Trick question: A study shows that people who have certain types of amnesia (think Memento) will be unable to remember having a meal but this will not affect their ability to feel “full.” So they may not be able to ever remember having a meal, yet have no desire to have one. That must be strange. However, the study shows these people can be more inclined to eat multiple meals since they don’t actually remember having eaten recently:
What is the relationship between memory and appetite? We explored this question by examining preferences for recently consumed food in patients with amnesia. Although the patients were unable to remember having eaten, and were inclined to eat multiple meals, we found that sensory-specific satiety was intact in these patients. The data suggest that sensory-specific satiety can occur in the absence of explicit memory for having eaten and that impaired sensory-specific satiety does not underlie the phenomenon of multiple-meal eating in amnesia. Overeating in amnesia may be due to disruption of learned control by physiological aftereffects of a recent meal or to problems utilizing internal cues relating to nutritional state.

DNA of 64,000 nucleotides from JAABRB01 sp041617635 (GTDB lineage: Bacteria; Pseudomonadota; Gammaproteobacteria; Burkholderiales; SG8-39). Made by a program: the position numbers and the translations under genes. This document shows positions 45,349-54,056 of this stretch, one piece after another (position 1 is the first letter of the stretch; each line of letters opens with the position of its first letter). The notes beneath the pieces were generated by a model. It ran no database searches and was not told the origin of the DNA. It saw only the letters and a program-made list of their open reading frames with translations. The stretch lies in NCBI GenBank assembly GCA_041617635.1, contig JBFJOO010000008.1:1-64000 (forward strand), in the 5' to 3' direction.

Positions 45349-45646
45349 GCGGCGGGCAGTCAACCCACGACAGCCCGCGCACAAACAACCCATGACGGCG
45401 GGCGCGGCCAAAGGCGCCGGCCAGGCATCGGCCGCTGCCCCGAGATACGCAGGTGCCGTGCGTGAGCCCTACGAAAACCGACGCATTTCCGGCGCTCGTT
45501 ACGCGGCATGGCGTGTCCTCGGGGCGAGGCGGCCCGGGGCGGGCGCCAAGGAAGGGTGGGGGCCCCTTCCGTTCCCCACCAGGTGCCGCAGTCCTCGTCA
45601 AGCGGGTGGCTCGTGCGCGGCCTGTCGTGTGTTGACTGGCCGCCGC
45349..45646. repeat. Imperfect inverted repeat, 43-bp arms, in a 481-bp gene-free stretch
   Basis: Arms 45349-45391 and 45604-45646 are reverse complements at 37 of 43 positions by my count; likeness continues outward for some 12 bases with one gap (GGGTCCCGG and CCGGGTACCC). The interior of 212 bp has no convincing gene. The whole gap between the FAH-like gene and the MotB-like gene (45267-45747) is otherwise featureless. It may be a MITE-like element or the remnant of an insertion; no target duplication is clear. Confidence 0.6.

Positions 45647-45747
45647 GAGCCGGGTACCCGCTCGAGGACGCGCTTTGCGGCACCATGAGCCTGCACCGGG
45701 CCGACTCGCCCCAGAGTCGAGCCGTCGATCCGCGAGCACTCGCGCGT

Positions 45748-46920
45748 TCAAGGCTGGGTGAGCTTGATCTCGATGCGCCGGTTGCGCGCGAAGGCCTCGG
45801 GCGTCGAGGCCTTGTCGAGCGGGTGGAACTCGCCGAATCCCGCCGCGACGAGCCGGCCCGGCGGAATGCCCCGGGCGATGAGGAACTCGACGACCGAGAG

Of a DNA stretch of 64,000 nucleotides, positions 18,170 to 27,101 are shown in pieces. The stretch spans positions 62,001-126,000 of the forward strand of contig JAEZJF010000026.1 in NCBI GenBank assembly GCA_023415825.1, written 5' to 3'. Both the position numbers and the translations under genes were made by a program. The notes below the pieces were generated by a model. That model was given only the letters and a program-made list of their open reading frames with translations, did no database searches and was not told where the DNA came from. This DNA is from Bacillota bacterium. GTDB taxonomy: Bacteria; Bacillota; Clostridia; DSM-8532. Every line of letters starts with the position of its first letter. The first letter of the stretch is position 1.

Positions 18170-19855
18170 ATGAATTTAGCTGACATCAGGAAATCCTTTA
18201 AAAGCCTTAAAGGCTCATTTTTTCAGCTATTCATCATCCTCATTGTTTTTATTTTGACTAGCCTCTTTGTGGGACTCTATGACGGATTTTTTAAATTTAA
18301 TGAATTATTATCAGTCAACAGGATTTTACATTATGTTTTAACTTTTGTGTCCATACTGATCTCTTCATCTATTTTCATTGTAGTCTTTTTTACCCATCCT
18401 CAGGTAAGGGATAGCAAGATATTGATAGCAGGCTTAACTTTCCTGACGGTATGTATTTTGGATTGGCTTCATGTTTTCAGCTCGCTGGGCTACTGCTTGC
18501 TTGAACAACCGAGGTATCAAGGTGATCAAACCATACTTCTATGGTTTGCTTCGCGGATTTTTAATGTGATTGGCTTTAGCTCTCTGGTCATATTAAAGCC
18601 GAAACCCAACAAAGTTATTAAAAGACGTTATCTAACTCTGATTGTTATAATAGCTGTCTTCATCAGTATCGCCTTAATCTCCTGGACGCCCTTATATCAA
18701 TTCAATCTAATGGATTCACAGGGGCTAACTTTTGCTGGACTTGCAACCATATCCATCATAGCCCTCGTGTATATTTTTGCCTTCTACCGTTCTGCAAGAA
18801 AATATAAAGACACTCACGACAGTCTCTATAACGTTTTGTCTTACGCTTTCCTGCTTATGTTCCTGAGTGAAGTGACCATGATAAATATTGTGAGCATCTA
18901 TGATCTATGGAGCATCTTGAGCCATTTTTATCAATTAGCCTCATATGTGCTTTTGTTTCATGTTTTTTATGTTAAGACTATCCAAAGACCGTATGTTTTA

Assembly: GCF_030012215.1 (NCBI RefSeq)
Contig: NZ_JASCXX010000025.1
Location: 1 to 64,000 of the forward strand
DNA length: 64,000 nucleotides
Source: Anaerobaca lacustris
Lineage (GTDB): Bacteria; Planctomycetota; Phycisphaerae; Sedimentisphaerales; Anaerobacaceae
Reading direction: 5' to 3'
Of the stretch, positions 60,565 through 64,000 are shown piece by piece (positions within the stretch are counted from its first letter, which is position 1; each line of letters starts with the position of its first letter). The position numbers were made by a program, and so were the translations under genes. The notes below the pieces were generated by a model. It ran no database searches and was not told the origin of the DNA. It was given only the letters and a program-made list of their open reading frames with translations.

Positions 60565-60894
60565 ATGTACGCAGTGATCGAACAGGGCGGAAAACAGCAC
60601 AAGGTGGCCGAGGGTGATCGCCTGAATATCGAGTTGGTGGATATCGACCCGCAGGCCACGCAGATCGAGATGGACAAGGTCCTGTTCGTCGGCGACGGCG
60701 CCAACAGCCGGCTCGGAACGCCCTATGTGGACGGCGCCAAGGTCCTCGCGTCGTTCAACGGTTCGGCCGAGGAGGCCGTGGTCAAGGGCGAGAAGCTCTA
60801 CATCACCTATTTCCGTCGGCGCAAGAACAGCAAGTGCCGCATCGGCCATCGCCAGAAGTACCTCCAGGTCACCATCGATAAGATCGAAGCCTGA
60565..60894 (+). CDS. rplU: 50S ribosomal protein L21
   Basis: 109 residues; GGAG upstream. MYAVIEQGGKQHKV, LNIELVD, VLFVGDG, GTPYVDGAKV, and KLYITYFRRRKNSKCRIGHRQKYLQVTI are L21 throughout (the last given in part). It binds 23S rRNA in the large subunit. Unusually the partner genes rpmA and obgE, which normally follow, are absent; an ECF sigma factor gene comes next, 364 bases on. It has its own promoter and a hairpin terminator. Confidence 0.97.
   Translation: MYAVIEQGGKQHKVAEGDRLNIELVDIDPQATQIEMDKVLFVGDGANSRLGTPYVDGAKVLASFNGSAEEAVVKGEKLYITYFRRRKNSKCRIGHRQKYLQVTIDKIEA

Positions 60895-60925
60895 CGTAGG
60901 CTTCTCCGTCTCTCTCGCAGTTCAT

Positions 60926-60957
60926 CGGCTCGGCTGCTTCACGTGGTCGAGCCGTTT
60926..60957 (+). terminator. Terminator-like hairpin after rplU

Source: “Sensory-Specific Satiety Is Intact in Amnesics Who Eat Multiple Meals” from Psychological Science
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